How small business owners can prepare and protect their finances in 2023

Economic uncertainty is a top concern for local business owners. Experts weigh in on how they can prepare for a tumultuous year.|

Inflation and looming recession worries are only a handful of concerns small business owners have going into the new year.

Elizabeth Gore, co-founder of small business financing resource platform Hello Alice, said local business owners are worried about the unknown, including such unforeseen disasters as wildfires and floods, but also optimistic after a strong holiday shopping season.

“Small business owners do better when they know there’s a full crisis so they can plan for it,” she said.

“Receipts were really high for holiday shopping, and we’re seeing people convert over to software to strengthen their spending and operating value so there’s so many new businesses going in, which is super exciting.”

Rob Eyler, a Sonoma State University economics professor, said two things small business owners are most concerned about are increasing worker wages and rising prices on goods and raw materials.

“(Wage increases) make you rethink about how many people you should hire, so that’s usually priority No. 1 one for small businesses,” Eyler said. “So if there’s wage increases that you can’t really control, how does that change your ability to profit?”

Here are some ways small business owners can prepare and protect their finances in the upcoming year.

Continue to eye interest rates, cash flow and current debt

Eyler said business owners who have debt should talk with their lenders to try and restructure the money they’re borrowing to make operating with them more affordable.

“Try to assess current cash and current debt and what that means in terms of your ability to make it through this really tough time,” he said.

Interest rates have been rising steadily since last year, and Gore said business owners should look at the interest rates on current credit cards and loans to make sure they aren’t too high.

“I’m a huge fan of local banks in Sonoma County. I think we’re very blessed to have banks that are owned and run by the citizens who actually live in the county,” she said.

“If you have a national bank you’re working with and have a high interest rate or the bank isn’t providing the products you need, walk into a Summit Bank or Redwood Credit Union or some of our local banks.”

Run an expense audit

Gore said small business owners should look at every core expense and evaluate whether it’s worth the cost or if that money can go to another area of the business, such as software upgrades.

“Sometimes people shy away from a software spin when actually it might save you a significant amount of time and money,” she said.

“People (who) have been in business a long time tend to forget about something that’s paid monthly, particularly if it’s been in the books, so doing an expense audit could really surprise a lot of people.”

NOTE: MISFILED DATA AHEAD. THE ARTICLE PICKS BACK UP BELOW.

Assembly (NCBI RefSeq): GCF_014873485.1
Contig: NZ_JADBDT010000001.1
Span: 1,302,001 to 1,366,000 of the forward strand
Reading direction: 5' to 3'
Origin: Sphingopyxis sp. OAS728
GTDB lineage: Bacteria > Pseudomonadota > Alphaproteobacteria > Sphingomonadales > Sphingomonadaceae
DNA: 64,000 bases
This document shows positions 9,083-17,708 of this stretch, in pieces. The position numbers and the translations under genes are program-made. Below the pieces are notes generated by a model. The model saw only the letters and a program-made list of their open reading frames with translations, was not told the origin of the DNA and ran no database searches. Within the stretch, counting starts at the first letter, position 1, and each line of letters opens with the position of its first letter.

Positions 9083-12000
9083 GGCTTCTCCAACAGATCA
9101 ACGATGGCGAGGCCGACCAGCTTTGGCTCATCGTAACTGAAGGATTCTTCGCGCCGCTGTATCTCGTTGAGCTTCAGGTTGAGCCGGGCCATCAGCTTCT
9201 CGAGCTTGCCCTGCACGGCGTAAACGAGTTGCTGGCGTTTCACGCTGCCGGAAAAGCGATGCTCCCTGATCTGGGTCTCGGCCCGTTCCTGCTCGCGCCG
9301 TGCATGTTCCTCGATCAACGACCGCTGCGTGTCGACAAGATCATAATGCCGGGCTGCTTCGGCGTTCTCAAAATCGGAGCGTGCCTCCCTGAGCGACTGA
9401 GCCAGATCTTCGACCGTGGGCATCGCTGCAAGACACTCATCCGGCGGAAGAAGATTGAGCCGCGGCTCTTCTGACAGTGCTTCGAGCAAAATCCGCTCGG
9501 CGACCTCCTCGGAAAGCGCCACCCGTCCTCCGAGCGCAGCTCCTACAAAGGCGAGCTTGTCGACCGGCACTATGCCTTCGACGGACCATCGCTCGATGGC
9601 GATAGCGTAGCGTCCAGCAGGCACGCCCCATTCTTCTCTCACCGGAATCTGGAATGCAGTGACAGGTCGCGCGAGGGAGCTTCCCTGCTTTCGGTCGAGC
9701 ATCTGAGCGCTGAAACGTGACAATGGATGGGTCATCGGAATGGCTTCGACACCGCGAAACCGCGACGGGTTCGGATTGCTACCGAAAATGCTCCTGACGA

Eyler said business owners should also determine whether or not they can afford to bring on more workers as wages and cost of operations have gone up.

Diversify capital and planning ahead

Gore suggested that looking through local government websites and small business administration could reveal money in the form of grants or loans that small business owners could look out for.

“You do need to dig into those .gov websites,” she said. “There’s money sitting there that we just don’t know about.”

She also suggested considering a line of credit and looking into business insurance in case of emergencies, such as damage caused by wildfire or flood. She said even just taking 30 minutes to research can make a difference.

“We live in a disaster-prone environment,” Gore said. “I’m happy to see more small business owners getting insurance because previous to the fires, the majority did not have that so I encourage folks living in this area to make sure you have good insurance.”

Evaluate your current financial landscape

Gore and Eyler stressed evaluating the current interest rates and what those look like for the business between now and a few years down the line.

Gore said business owners should also be careful not to overcapitalize because of the high interest rates.

“Read the fine print on anything that you’re applying for like loans or credit,” she said. “Do things in phases and stages, so if you’re hoping to have a 50-person business in two years, don’t hire 50 people right now.”

Listen to customers

The most valuable place where money comes from is customers and clients. Gore said business owners should listen to suggestions that come from them, whether they’re asking for or continuing to purchase the same product or service.

“I keep encouraging people right now to really talk and listen to their customers because that’s where your hot cash flow is going to come from,” she said.

Stay connected with local officials

Gore also stressed staying connected to local officials and organizations where business owners can get credit like local banks or the Small Business Administration office.

“I think we tend to go to those places when there’s an emergency when, in fact, if you develop those relationships, I think it’d be a huge asset before you need it,” she said.

You can reach Staff Writer Sara Edwards at 707-521-5487 or sara.edwards@pressdemocrat. com. On Twitter @sedwards380.

Sara Edwards

Business reporter

Small businesses are the bread and butter of Sonoma County. I cover a diverse group: Chambers of commerce and business groups, clothing shops, jewelry boutiques, hobby stores and more. Economic uncertainty is a high concern among Sonoma County consumers, and it’s my job to make sure shoppers know what’s happening in the local economy and how those trends and issues impact them.

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